To Francis Kinloch
Philadelphia Nov. 26. 1790.
Your favor of Apr. 26. 1789. did not come to my hands till the 4th. of the last month when it found me on my way to Virginia. It should not otherwise have been so long unanswered. I am certainly flattered by the approbation you are so good as to express of the Notes on Virginia. The passage relative to the English, which has excited disagreeable sensations in your mind is accounted for by observing that it was written during the war, while they were committing depradations in my own country and on my own property never practised by a civilized nation. Perhaps their conduct and dispositions towards us since the war have not been as well calculated as they might have been to excite more favorable dispositions on our part. Still as a political man they shall never find any passion in me either for or against them. Whenever their avarice of commerce will let them meet us fairly halfway, I should meet them with satisfaction, because it would be for our benefit: but I mistake their character if they do this under present circumstances.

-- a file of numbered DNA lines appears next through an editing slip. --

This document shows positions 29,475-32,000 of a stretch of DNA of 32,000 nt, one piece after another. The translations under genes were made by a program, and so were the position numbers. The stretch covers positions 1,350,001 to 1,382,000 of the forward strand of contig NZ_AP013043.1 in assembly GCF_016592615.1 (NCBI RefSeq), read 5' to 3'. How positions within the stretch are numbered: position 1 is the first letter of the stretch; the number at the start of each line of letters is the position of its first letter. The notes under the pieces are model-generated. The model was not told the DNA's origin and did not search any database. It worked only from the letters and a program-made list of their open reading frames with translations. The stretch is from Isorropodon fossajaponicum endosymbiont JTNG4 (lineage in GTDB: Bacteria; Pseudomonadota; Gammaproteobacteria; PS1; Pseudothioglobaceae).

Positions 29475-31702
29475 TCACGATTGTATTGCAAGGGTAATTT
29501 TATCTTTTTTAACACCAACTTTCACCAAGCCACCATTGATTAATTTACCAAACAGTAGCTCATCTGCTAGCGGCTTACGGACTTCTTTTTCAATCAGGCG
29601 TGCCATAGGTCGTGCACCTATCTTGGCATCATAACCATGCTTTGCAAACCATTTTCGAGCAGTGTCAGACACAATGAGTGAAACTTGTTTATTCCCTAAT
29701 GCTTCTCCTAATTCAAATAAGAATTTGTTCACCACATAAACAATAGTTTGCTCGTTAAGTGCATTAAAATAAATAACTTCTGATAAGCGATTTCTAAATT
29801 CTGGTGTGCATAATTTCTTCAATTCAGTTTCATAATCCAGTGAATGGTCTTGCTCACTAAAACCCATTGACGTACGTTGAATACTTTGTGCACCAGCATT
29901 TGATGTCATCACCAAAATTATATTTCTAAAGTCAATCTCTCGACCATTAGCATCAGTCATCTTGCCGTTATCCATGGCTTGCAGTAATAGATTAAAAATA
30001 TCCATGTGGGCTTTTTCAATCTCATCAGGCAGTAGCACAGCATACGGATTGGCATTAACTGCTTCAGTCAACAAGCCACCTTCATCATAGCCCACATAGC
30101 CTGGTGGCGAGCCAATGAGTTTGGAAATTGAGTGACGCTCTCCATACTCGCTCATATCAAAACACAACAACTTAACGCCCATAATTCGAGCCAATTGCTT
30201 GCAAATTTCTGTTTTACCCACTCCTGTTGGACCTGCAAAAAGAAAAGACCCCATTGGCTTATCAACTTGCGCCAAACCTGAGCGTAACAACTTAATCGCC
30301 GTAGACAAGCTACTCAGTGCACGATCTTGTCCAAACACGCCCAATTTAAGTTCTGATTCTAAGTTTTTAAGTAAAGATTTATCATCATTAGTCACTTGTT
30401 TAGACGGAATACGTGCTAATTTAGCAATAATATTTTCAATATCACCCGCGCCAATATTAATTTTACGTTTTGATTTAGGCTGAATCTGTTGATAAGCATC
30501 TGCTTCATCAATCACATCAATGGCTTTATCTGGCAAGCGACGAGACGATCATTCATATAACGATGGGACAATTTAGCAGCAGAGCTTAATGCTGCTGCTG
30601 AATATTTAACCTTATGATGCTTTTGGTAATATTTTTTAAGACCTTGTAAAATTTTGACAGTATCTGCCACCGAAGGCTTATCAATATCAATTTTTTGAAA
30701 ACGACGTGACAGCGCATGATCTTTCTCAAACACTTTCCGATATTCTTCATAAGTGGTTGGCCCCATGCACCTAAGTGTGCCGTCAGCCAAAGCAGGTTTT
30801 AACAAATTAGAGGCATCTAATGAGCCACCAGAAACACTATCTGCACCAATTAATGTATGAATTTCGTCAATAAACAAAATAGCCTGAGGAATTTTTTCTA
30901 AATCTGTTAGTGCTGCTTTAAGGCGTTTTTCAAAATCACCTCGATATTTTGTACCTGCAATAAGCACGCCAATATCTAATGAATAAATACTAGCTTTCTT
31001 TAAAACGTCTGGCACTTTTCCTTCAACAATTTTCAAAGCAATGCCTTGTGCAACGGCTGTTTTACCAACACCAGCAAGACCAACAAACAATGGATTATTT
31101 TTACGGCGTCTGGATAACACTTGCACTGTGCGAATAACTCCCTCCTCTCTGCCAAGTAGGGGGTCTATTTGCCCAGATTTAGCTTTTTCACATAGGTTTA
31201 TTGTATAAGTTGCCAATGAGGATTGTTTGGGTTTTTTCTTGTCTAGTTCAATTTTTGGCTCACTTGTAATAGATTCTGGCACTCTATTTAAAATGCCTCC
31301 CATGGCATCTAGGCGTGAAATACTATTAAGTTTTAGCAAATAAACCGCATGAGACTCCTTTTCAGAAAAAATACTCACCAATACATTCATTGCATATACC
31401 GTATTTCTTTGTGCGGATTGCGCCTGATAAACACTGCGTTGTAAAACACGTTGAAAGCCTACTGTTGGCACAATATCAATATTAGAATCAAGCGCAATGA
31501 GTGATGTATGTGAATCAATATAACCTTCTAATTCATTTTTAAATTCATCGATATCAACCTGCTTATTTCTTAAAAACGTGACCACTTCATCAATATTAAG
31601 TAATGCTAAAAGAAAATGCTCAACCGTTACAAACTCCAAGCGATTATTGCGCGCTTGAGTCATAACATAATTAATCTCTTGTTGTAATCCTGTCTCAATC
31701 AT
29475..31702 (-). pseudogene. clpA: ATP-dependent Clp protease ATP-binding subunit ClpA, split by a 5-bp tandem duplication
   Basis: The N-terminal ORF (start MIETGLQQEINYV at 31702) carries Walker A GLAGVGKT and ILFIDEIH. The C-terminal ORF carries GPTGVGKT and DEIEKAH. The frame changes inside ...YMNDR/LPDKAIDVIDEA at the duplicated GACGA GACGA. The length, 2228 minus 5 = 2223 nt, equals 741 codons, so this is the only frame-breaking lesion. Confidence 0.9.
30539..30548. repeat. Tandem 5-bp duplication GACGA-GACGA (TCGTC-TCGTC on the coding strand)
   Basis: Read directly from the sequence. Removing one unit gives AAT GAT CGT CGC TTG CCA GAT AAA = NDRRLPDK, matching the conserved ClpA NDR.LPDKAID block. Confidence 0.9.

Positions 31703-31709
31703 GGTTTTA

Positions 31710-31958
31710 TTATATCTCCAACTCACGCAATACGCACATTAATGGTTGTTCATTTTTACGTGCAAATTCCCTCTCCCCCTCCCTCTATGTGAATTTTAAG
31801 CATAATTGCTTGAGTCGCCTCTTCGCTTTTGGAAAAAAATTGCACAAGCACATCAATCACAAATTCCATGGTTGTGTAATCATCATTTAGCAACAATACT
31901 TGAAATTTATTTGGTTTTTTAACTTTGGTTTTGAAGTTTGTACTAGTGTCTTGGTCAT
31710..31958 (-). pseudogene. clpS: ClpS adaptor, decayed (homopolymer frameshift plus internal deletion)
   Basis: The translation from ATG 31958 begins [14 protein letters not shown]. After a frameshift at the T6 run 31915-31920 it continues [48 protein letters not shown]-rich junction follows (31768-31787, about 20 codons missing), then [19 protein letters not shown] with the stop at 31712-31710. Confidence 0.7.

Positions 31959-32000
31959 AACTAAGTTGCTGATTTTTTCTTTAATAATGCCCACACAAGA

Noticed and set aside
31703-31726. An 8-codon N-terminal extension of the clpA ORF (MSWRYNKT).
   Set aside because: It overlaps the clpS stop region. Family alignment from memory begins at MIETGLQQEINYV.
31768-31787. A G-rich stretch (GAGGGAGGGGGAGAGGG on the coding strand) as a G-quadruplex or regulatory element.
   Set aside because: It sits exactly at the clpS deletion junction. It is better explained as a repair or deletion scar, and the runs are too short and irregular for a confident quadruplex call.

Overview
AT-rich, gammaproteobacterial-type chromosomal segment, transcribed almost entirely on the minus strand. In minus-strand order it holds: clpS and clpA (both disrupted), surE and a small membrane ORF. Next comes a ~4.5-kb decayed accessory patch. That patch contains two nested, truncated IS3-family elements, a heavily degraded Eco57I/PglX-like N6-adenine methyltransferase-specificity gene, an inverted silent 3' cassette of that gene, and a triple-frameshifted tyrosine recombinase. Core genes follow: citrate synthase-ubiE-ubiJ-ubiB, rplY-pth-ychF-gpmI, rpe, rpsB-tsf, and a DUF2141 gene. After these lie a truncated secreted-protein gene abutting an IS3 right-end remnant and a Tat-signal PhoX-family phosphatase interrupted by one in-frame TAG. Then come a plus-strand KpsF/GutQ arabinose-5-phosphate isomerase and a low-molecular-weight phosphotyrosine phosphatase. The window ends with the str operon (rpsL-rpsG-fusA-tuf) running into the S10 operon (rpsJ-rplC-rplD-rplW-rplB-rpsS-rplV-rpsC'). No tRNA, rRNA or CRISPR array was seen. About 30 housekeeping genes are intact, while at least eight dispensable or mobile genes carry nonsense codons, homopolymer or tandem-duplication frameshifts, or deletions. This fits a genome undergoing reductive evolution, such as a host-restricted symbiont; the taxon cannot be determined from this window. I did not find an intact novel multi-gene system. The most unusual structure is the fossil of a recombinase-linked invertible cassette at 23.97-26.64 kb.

The rumours of war seem to pass away. Such an event might have produced to us some advantages: but it might also have exposed us to dangers: and on the whole I think a general peace more desirable.—Be so good as to present my respects to Mrs. Kinloch and to be assured of the esteem & respect with which I am Dear Sir your most obedt. & most humble servt.,